Winding on

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    • #152895
      Ginny
      Participant

        How do you judge when to stop winding on so there is sufficient (but not too much) warp to thread the heddles, reed, and tie on?  I consistently leave too much.

        Ginny

      • #152896
        nc345
        Participant

          <p style=”text-align: left;”>Do you mean the length of your warp? If so, you tie a guide string the length you want. For ex: 5 yard string wound around your board or mill. I was told to add a wee bit for the tie on both ends.</p>
          or do you mean ends? That you count at the cross.

          jane explains in the guild episodes. Worth joining if you haven’t. I’m on season 2 and still replay everything because I’m error prone.

        • #152897
          Ginny
          Participant

            Perhaps I am using the wrong terminology but I am referring to winding the warp onto the back beam. How do I judge when to stop winding so the warp threads aren’t too long after I thread the heddles, Reed, then tie on to the front bar?

            • This reply was modified 4 years, 4 months ago by Ginny.
          • #152899
            rooneymt
            Participant

              If you watch Season 1 you will have that question plus much more answered! Specifically watch Episode 1 & 2 for Season 1. I’m assuming you are a member? You question is a little confusing. Perhaps you haven’t watched any of the video’s? Jane’s video’s pertain more info than you can get with most classes that are taught! 🙂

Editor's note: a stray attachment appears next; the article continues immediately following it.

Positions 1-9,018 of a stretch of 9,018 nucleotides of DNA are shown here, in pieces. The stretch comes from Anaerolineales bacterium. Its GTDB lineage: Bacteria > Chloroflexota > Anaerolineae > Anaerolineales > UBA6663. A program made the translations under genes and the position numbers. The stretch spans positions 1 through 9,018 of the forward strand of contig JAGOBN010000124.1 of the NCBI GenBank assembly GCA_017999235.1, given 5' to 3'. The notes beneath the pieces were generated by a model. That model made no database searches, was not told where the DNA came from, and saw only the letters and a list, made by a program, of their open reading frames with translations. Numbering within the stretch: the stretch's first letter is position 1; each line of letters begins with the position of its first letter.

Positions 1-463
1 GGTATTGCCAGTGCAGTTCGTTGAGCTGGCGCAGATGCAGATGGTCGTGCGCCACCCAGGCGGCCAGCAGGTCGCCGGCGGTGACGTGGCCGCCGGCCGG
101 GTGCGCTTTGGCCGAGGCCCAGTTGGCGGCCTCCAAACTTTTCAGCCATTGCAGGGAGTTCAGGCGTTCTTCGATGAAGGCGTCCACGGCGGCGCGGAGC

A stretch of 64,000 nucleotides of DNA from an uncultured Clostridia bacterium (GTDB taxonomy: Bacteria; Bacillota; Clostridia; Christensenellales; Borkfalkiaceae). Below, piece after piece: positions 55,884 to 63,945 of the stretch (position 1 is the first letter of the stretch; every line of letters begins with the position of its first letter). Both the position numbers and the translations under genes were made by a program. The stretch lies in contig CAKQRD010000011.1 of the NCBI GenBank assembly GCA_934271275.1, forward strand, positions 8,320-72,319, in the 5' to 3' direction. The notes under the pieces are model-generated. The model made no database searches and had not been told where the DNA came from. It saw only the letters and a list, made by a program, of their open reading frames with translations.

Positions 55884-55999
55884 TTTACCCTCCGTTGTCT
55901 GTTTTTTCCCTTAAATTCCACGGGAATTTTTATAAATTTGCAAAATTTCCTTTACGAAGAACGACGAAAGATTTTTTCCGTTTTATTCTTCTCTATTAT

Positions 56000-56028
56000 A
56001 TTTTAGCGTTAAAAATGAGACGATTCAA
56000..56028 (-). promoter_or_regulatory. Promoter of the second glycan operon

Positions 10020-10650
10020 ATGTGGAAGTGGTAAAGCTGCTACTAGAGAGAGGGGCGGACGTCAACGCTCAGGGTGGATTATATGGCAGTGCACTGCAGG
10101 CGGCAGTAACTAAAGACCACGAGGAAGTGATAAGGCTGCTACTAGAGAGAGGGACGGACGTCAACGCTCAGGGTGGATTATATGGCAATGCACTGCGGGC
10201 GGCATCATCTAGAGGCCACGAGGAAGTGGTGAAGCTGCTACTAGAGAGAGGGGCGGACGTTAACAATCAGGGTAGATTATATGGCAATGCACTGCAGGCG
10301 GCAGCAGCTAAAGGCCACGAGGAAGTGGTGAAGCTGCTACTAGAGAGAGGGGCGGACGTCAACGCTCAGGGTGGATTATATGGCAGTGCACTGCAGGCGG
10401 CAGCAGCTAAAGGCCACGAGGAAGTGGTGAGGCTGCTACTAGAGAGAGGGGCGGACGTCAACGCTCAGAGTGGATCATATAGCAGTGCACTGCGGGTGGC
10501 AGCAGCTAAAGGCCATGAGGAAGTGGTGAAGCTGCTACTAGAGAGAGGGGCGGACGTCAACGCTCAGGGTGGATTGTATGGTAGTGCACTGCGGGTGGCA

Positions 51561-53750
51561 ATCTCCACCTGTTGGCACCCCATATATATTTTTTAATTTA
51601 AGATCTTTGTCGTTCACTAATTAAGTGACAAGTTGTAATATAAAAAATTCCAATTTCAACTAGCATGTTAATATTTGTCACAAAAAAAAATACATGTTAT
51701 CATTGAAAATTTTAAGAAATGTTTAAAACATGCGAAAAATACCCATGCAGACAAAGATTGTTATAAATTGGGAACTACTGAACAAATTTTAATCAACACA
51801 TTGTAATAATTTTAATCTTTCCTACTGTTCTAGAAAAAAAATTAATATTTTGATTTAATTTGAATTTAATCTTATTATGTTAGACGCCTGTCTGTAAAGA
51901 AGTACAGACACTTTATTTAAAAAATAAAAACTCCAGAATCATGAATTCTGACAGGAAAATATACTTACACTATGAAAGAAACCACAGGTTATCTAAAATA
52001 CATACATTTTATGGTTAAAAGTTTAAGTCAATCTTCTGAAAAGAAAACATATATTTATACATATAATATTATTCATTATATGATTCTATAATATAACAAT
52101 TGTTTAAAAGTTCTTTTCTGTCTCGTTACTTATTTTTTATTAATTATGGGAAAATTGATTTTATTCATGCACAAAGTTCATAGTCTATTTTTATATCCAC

There are different ways to warp on a loom. The most common method is back to front which is what Jane teaches. On winding the back beam, you wind it all the way up to the beam. For the next step will be to thread the heddles. And to do that grab your threads, release the brake on the rear beam and pull the threads out as far as  you want. After threading the heddles you do the same thing when slaying the reed.

              I cannot emphasize enough to watch her video’s in episodes 1 & 2. You can also google how to warp a loom from back to front and get an idea how it’s done. Before I found this online guild, that’s what I was doing….but trust me, you will not find anything as thorough as the video’s that Jane does. For that matter, you can’t even buy video’s that are as thorough as Jane’s. All video’s show you how to do something if everything is going perfect. But this isn’t a perfect world and Jane actually takes you through the “real” experience.

              Hope this helps…do you have a loom yet or are you just thinking of getting one? I hope you delve into this most fascinating craft!!! So easy to do…yet sooooooo much to learn!!! 🙂

            • #153036
              nc345
              Participant

                After doing a search on the internet, Louise French says to wind warp onto back beam until the front of the warp is at the Breast beam. That should be good length  for threading, denting, the tying onto the apron rod.

                This question was floating in the back of my mind so thanks! If anyone else has even better advice— chime in!

                 

              • #153044
                Ginny
                Participant

                  Thank you.  Very helpful!

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